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6 Reasons Why People Quit Paleo

By Jane Dizon
September 21, 2016
6 Reasons Why People Quit Paleo image

People join the Paleo challenge for a variety of reasons including weight loss,1 the significant health effects on blood pressure, blood sugar, and cholesterol levels, 2,3 or simply the overall lifestyle improvements.4

But there are an equal number of reasons why folks jump off the Paleo wagon. From a purely psychological standpoint, self-sabotaging behavior,5 all-or-nothing thinking,6 and the fact that no one likes to be on a “diet” are just a few.

Here are six common reasons that ex-Paleo folks and Paleo experts identified why people quit:

1. It’s hard to be Paleo during vacations.

Louise Hendon, co-founder of Paleo Flourish Magazine, says that many fall off the bandwagon while on vacation and never get back on. Staying loyal to Paleo outside the comfortable vibe of your kitchen is never easy especially if you’re surrounded by unfamiliar food and relatives who don’t know Paleo.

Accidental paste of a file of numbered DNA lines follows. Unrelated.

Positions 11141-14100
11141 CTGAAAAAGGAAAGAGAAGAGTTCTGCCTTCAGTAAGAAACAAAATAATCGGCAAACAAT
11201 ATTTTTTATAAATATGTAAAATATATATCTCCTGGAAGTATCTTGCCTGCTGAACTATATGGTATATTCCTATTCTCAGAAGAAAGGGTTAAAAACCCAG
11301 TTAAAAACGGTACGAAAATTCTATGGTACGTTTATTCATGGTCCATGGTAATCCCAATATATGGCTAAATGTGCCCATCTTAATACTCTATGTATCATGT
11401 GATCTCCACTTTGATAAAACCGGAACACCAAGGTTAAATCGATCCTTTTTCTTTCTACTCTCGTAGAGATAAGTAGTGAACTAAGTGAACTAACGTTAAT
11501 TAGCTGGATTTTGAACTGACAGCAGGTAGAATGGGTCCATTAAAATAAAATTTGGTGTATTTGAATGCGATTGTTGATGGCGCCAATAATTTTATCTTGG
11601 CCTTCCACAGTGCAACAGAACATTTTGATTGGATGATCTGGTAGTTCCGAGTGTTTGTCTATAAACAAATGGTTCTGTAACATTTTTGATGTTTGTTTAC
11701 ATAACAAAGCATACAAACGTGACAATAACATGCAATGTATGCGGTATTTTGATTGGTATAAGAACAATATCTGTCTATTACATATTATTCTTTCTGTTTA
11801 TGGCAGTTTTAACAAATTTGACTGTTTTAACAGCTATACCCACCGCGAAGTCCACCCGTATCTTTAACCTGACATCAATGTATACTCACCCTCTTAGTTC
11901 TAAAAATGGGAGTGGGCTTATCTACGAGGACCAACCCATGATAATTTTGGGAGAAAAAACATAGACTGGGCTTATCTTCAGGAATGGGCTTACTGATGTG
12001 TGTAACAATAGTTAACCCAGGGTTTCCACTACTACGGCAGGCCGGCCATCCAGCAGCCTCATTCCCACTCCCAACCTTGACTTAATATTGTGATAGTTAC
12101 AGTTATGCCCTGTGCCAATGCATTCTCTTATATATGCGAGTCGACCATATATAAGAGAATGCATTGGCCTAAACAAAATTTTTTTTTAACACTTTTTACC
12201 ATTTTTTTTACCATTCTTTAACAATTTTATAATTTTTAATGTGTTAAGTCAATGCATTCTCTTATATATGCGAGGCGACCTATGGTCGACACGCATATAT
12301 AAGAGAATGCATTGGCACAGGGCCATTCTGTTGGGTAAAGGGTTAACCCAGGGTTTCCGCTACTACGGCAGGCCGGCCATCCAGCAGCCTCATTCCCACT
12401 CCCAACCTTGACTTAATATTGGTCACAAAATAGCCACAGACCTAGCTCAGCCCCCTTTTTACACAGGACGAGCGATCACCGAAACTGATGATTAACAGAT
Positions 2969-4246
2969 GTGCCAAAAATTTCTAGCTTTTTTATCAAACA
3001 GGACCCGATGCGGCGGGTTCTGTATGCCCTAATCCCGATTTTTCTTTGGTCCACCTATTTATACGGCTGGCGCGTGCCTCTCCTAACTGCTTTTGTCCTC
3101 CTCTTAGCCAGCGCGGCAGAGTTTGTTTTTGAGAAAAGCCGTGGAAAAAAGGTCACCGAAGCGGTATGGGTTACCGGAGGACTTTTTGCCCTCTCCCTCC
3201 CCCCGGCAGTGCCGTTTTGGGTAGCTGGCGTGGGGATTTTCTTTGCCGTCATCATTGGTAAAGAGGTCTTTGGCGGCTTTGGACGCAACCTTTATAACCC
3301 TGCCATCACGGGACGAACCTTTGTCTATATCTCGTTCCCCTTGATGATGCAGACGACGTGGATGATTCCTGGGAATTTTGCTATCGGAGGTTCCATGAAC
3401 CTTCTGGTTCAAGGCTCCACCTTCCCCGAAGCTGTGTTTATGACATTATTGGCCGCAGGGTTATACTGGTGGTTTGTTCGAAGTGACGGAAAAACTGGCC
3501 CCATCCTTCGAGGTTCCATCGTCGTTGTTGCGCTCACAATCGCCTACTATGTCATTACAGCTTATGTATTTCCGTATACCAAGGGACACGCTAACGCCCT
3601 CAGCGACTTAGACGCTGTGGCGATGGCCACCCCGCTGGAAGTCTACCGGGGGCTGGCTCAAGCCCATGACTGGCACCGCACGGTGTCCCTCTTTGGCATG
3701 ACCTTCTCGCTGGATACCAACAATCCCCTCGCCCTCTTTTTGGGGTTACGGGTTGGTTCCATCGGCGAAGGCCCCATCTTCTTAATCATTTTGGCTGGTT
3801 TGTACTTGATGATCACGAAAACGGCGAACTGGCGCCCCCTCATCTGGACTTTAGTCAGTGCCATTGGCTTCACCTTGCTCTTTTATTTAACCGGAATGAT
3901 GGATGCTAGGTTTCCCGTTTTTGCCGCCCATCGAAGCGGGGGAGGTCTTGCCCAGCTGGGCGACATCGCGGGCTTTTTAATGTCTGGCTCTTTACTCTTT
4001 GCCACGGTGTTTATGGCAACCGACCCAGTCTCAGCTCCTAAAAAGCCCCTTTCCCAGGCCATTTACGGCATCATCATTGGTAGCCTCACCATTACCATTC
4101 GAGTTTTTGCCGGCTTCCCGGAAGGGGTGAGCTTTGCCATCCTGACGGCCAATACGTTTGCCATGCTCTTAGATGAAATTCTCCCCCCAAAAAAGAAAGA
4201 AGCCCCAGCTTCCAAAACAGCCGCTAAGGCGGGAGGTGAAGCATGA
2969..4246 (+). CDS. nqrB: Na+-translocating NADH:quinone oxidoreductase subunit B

Katie Bisson of Technology Seed knows what it’s like to be Paleo while attending client meetings. “I was eating healthy and loving life, until I had to travel for work,” says Bisson. Because of the travel interval and hectic schedule, she didn’t have ample time to prep meals compromising her Paleo diet.

An easy solution is to pack your own food. Get yourself a portable cooler and stock up on fresh Paleo edibles. Nuts are a perfect snack to munch on. Before traveling, research local Paleo-friendly restaurants. Avoid gluten-containing grains and don’t let a trip ruin your commitment to being Paleo.

2. Unsupportive family, friends, and social life

It’s a challenge to eat outside of social norms. There will always be family dinners, picnics, parties, and other gatherings where the food selections are less than ideal for your Paleo regimen.